After operating thirteen years without a firehouse the members undertook the problem of obtaining a suitable building. In October 1942 the new firehouse was dedicated. At that time it was one of the finest firehouses in the county. The meeting room was open to any community organization, free of charge. The fire department, the Ladies’ Auxiliary, the First Aid Squad, the Boy Scouts of America and the Athletic Club made use of the meeting rooms. During the war years the firehouse was used as the local headquarters for Civilian Defense.

We are proud of our members who served our country during the war. We were just as proud of our newer members who were too young join the department when they went into the service and joined our organization after their discharge. Our newer members were just what was needed to put new life into the department.

In 1948, the fire department consisted of a Childs Pumper and an auxiliary 500-gallon pumper purchased from government surplus. Maintenance costs were running high on the Childs Pumper, which was by then almost 20 years old, and in 1949 the department purchased a new 750 GPM Ford Pumper. Later, a 1946 Dodge war surplus ambulance was purchased and reconverted to a field truck. This truck was retired in the fall of 1978.

In 1972, a 1000 GPM Ford Pumper was put into service; and in 1978 a new Dodge Field Truck was added. These two pieces of equipment along with the 1949 Ford Pumper comprised the firefighting apparatus in 1979.

In 1976, Rose Mary Masiello broke an important barrier when she became the first female member of the Millstone Valley Fire Department. She was a dedicated member of the fire company for over two years when tragedy struck. On the way back to the fire station in a field truck in October 1978, the truck swerved off the road and flipped over. Rose Rary was badly injured in the crash and spent nearly three weeks in intensive care. The injuries from the crash were extremely serious. The members of the fire company banded together to organize fundraisers to support Rose Mary. A pancake breakfast was held on January 28, 1979, whose proceeds were given to the Rose Mary Masiello Fund. Rose Mary continues to attend meetings from time to time at the firehouse, but she is no longer an active member. She will always have the distinction and honor of being the first woman to become a member of the Millstone Valley Fire Department. Her bravery ad dedication will always be remembered.

In 1979, construction of the new firehouse on Amwell Road was completed. The new building was a significant upgrade over the old one, which had become small and outdated as the area grew up around it. A great deal of effort went into raising funds throughout the community to facilitate the construction of the new firehouse. In addition, without the generosity of Bob Metlar, who donated the land on which the building sits, it would have been much more difficult to acquire a suitable plot of land. A dedication ceremony for the new firehouse was held on September 6, 1980. John Tamburini, the chairman of the building committee, wrote the following letter of thanks to everyone that participated in the construction of the firehouse.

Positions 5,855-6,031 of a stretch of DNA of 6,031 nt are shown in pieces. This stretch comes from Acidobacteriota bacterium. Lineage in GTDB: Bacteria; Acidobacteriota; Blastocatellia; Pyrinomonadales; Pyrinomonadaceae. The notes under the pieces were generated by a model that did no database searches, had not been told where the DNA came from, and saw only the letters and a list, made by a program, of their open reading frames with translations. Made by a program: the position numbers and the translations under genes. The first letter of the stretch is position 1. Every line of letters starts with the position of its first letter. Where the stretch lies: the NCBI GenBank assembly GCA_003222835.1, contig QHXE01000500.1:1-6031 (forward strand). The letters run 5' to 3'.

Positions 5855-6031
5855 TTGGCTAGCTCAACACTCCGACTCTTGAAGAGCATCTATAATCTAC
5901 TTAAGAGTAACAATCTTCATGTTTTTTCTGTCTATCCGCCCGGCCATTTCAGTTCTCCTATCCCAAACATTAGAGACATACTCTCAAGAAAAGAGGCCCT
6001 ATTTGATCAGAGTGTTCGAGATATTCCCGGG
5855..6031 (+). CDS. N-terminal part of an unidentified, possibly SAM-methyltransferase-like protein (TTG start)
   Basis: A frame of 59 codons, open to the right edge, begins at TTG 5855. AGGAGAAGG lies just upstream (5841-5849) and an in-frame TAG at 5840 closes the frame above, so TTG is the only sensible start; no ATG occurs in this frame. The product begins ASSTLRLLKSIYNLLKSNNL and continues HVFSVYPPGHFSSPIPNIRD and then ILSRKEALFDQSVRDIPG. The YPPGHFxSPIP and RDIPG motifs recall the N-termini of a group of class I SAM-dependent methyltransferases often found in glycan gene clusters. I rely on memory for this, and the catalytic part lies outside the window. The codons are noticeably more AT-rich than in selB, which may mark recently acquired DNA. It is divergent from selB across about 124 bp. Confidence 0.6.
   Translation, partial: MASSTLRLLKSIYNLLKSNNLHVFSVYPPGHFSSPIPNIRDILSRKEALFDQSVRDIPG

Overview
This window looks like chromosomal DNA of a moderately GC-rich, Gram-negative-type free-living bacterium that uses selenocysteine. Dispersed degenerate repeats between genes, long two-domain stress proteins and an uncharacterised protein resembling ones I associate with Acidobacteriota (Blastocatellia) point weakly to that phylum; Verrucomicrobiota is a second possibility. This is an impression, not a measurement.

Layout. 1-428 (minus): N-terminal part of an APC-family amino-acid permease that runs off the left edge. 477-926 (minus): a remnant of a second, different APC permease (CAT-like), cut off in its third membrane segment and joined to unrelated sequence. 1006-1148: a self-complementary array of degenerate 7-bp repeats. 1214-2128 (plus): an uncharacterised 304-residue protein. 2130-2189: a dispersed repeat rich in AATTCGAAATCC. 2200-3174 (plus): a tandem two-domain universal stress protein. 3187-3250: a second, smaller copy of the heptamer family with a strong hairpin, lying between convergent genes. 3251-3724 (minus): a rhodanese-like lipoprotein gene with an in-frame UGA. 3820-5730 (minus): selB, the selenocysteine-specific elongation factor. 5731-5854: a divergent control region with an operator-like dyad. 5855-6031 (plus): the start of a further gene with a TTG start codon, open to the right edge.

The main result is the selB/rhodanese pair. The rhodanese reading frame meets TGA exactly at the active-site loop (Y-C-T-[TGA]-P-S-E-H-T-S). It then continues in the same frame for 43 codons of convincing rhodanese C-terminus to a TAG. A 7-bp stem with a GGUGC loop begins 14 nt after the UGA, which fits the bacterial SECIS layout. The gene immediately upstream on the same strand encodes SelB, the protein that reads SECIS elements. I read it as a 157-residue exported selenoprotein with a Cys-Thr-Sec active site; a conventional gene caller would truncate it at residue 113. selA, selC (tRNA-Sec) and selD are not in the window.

We, the members of the Millstone Valley Fire Department, wish to thank the many supporters, contributors, and benefactors for helping make this building a reality.

The construction of the new firehouse, along with new membership in the Franklin Township fire district, brought a variety of changes to the Millstone Valley Fire Department. As a result of membership in the district, which was founded in 1973, the company was able to receive a large portion of its funding through taxes levied by the district on homeowners for fire protection. Previously, many of the funds that the company had were earned through donations and fund raising. Under the new arrangement, the district purchased the fire trucks from the company, and then began paying the company to keep them in the firehouse. Along with the increase in funds came an increase in responsibility. The fire company began to answer more calls because of the need to help other members of the fire district. Even though the area of coverage for the Millstone Valley Fire Department has stayed the same, there have been an increasing number of calls every year. The needs to respond to calls throughout development in the area have simply created a larger area where calls can occur.